All preceding investigations verified the exceptional synaptic properties of the Li-ion-mediated artificial synapses. To further verify the feasibility of the LixCoO2-based synaptic array for hardware neuromorphic systems, image recognition employing artificial neural networks was conducted. Figure 6a presents a schematic illustration of a crossbar array structure that harnesses allocated synaptic connections to perform analog vector–matrix multiplication. The synaptic weights in the synaptic array are defined as the device conductance programmed by the input voltage signal supplied to the input neurons. The currents collected from the output neurons were processed through matrix multiplication with the input signal. The performance of artificial neural networks can be optimized through the learning process that programming synaptic devices to specific weights best suited for the data processing of a given algorithm. Since synaptic parameters such as nonlinearity, symmetry, and dynamic range are major determinants of weight targeting precision, obtaining desirable device properties is essential to achieving high neural network performance. Figure 6b shows superimposed 30 cycles of weight updates of LixCoO2 artificial synapses acquired from the LTP/LTD data in Fig. 2d. The reliable synaptic operation was proven by low noise and fine nonlinearity of 0.3 for potentiation (βP) and 1.3 for depression (βD). The heat maps of ΔG versus G response during potentiation and depression are displayed in Fig. S14. The programming error characteristic of the device conductance is presented in Fig. 6c. The standard deviations were calculated for 60 weight programming for each target conductance of a total of 25 states. The low nonlinearity and programming error imply that the performance degradation caused by the physical limitations of the devices is not significant. Still, the weight relaxation over time, which might degrade performance in actual neural network applications, was not taken into account with programming error parameters. A non-negligible influence on learning outcomes is expected when relaxation effect is considered. The effects of programming errors in LixCoO2 artificial synapses on computational achievement were examined through object classification based on convolutional neural networks (CNNs). A detailed description of the CNNs is covered in Note S4 and Fig. S15. The accuracy of image inference was compared between the floating-point (FP)-based CNNs and the LixCoO2-based CNNs that have flaws in weight updates such as nonlinearity and noise. The LixCoO2-based CNNs were operated by incorporating the device programming error σ = 0.0161G + 0.08264 into the weight allocation of the CNNs. Figure 6d schematizes the inference accuracies on four types of visual databases in FP-based CNNs and LixCoO2-based CNNs. The entire inference processes for the MNIST [69], CIFAR-10 [70], CIFAR-100 [71], and ImageNet [72] databases were carried out using Crossbar Simulator provided by Sandia National Laboratories [73]. Table S3 tabulates the architecture of the CNN models used for image recognition, as well as the number of classes and input dimensions of the visual datasets. Utilizing floating-point as the synaptic weights to compute means that the attained accuracy is the theoretical maximum for the corresponding network architecture. In LixCoO2-based CNNs, inferences on relatively small-dimensional datasets MNIST, CIFAR-10, and CIFAR-100 achieved high accuracy close to the theoretical performance of the networks. These impressive results are due to the low programming errors of LixCoO2 artificial synapses.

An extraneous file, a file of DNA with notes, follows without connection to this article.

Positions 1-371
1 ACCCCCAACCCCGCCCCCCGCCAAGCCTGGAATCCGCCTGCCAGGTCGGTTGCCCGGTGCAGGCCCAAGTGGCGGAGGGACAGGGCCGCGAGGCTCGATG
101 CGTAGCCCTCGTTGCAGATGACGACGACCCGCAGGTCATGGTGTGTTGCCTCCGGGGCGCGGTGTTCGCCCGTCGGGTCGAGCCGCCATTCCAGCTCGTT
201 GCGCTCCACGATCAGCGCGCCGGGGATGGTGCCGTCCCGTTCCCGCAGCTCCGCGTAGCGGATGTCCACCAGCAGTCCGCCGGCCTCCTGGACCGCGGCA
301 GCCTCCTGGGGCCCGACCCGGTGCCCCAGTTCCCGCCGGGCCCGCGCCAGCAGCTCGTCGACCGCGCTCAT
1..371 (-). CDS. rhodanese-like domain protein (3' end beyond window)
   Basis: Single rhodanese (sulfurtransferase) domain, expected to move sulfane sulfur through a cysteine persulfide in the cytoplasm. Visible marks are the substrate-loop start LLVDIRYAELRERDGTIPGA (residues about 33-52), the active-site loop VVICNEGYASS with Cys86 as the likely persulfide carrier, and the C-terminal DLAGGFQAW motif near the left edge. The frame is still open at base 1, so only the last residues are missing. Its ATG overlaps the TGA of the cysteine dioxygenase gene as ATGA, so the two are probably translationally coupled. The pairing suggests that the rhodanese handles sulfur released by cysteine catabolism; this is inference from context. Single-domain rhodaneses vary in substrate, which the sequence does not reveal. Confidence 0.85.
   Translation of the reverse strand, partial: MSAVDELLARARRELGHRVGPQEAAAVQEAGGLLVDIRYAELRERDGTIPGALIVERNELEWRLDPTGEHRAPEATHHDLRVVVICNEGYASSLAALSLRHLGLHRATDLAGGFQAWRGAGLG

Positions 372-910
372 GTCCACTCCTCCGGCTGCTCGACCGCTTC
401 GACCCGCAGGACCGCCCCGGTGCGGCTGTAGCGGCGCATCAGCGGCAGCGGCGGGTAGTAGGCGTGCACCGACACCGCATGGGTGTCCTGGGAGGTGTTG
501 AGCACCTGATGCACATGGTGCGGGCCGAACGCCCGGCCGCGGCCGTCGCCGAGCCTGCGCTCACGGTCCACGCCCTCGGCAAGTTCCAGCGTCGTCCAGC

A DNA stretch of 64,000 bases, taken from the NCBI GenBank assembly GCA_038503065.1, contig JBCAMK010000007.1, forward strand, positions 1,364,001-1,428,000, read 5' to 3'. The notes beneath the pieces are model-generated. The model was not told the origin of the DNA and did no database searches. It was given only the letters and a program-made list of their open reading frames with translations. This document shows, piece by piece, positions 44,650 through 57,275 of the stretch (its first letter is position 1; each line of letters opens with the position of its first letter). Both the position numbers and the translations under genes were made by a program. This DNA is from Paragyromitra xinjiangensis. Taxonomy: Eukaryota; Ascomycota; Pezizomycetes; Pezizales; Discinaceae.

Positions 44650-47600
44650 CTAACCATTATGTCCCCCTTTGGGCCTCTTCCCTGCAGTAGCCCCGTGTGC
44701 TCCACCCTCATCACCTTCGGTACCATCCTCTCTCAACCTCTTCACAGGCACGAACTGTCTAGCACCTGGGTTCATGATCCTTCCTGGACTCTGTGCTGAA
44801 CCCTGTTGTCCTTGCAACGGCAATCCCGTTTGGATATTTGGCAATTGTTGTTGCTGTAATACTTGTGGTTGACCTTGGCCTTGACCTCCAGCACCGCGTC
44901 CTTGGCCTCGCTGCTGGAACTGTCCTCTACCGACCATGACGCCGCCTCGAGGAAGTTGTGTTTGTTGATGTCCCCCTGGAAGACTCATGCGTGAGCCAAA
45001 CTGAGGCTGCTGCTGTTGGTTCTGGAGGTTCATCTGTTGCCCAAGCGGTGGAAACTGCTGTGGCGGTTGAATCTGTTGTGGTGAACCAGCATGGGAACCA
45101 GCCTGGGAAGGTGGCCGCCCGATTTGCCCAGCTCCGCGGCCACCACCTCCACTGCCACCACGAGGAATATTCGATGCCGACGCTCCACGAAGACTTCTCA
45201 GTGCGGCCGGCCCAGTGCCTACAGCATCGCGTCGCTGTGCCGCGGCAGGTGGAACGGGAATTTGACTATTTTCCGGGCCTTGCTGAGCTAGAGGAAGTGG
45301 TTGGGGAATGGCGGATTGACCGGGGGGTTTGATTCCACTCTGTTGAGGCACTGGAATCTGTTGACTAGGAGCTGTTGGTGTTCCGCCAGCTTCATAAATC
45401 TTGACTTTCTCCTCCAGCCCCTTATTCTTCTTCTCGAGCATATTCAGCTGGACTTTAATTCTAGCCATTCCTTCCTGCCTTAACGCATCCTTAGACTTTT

Fig. 6